He further said that a meeting of the UN Security Council was held during which it was announced that it was necessary to investigate the incident.
“However, we see that a number of Western countries, in particular the United States, already claim that this chemical attack was carried out by the forces of al-Assad.
However, they do not provide with any evidence,” the diplomat said.
“If they have any information confirming the guilt of the government forces of Syria then let them show them to the international community,” he added.
He also said that it should not be forgotten how at one time, former US Secretary of State Colin Powell, speaking at a session of the UN Security Council demonstrated to the whole world pictures of non-existent Iraqi warehouses with chemical weapons allegedly proving the existence of weapons of mass destruction in Iraq, which turned out to be false; however, led to the invasion of the country.
“That became the reason for invasion of Iraq. In Syria, during the reign of Obama, the same issue with chemical weapons was already raised; however, it was settled with the assistance of the UN,” Logoglu told Sputnik Turkey.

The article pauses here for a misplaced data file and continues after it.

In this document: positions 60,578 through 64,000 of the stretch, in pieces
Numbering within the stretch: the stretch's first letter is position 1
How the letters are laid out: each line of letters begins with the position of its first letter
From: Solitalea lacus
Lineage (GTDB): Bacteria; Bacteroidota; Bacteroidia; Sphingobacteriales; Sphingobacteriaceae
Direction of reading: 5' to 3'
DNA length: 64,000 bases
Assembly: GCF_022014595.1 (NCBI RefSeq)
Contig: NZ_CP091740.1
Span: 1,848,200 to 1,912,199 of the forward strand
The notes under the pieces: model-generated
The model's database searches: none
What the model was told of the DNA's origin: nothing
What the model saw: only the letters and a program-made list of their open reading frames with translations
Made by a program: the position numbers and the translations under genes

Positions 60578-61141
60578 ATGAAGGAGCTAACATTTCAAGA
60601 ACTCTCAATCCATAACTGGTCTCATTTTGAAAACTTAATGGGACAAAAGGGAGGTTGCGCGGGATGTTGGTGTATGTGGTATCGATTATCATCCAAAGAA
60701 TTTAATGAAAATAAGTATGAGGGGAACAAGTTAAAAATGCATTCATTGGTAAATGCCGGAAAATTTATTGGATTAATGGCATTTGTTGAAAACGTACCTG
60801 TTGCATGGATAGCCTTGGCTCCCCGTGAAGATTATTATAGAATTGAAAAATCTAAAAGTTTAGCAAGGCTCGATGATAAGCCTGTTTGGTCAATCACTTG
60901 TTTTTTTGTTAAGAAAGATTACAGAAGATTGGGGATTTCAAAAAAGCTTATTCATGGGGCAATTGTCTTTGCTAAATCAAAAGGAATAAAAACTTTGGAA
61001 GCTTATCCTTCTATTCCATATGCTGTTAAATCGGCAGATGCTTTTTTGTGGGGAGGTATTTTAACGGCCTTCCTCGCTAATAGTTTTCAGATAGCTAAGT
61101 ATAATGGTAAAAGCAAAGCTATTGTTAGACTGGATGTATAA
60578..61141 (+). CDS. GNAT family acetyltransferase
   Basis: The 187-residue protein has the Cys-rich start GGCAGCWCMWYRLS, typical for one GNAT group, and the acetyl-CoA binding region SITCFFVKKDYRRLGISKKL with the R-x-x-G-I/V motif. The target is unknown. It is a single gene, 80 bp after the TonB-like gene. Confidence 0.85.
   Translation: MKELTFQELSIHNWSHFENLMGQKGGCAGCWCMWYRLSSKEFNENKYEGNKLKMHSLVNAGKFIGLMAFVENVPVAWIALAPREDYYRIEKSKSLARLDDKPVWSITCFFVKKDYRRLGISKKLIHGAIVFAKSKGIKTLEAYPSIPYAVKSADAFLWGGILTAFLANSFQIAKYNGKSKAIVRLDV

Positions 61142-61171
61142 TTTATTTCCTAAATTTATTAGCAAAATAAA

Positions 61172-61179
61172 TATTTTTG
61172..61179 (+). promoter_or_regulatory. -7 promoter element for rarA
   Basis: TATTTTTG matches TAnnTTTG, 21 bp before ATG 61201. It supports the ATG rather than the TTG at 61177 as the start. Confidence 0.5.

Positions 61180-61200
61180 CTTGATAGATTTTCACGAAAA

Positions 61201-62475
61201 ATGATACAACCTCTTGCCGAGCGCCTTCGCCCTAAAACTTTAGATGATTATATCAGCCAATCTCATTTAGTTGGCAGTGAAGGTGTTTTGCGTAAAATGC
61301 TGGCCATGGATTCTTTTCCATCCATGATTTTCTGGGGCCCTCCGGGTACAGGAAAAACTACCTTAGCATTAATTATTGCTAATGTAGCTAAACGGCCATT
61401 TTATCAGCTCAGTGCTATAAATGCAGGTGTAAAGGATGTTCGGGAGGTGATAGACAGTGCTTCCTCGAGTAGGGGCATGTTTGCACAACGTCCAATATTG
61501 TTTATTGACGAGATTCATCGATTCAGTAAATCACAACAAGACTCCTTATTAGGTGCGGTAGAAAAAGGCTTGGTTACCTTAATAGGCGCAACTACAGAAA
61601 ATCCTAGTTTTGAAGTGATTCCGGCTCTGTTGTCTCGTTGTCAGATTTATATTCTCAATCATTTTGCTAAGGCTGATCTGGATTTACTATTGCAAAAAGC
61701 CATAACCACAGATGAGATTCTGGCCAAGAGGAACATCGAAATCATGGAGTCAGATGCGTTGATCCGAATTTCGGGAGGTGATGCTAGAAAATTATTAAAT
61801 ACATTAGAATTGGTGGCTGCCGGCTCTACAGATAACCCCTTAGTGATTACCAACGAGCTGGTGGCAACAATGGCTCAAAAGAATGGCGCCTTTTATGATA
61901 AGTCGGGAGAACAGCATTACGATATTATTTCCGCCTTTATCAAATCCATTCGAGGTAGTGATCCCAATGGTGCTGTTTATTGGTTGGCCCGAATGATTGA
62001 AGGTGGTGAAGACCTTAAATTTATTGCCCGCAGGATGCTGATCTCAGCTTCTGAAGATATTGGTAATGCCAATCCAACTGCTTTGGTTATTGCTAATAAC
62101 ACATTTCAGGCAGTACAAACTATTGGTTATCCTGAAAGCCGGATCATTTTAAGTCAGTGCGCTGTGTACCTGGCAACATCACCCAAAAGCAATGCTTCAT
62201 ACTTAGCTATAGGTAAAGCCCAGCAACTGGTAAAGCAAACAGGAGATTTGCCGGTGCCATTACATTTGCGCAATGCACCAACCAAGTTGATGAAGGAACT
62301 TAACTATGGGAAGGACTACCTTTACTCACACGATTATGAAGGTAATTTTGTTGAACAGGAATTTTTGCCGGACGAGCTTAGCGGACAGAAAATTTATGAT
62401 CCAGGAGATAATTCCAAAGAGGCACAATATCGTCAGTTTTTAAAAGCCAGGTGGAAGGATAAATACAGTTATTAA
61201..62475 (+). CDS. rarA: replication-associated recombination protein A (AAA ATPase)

He concluded by saying that whoever committed this attack hoped that this would negatively affect both the armistice that was established in Syria thanks to joint Russian-Turkish efforts and talks on the Syrian cease-fire as a whole.
Opponents of President Bashar al-Assad have claimed that the Syrian Arab Army had used chemical weapons against civilians intentionally, something Syrian authorities strongly deny. No evidence has been provided to support the claims.
Russian President Vladimir Putin said on Thursday the Tuesday incident needed to be cleared up before making any accusations.
The Russian Defense Ministry said early Wednesday the airstrike near Khan Shaykhun was carried out by Syrian aircraft, which struck a terrorist warehouse that stored chemical weapons slated for delivery to Iraq.
In 2013, the Syrian authorities agreed to transfer its stockpiled chemical weapons to international control for their subsequent destruction, so as to prevent them from falling into the hands of militants operating in the country.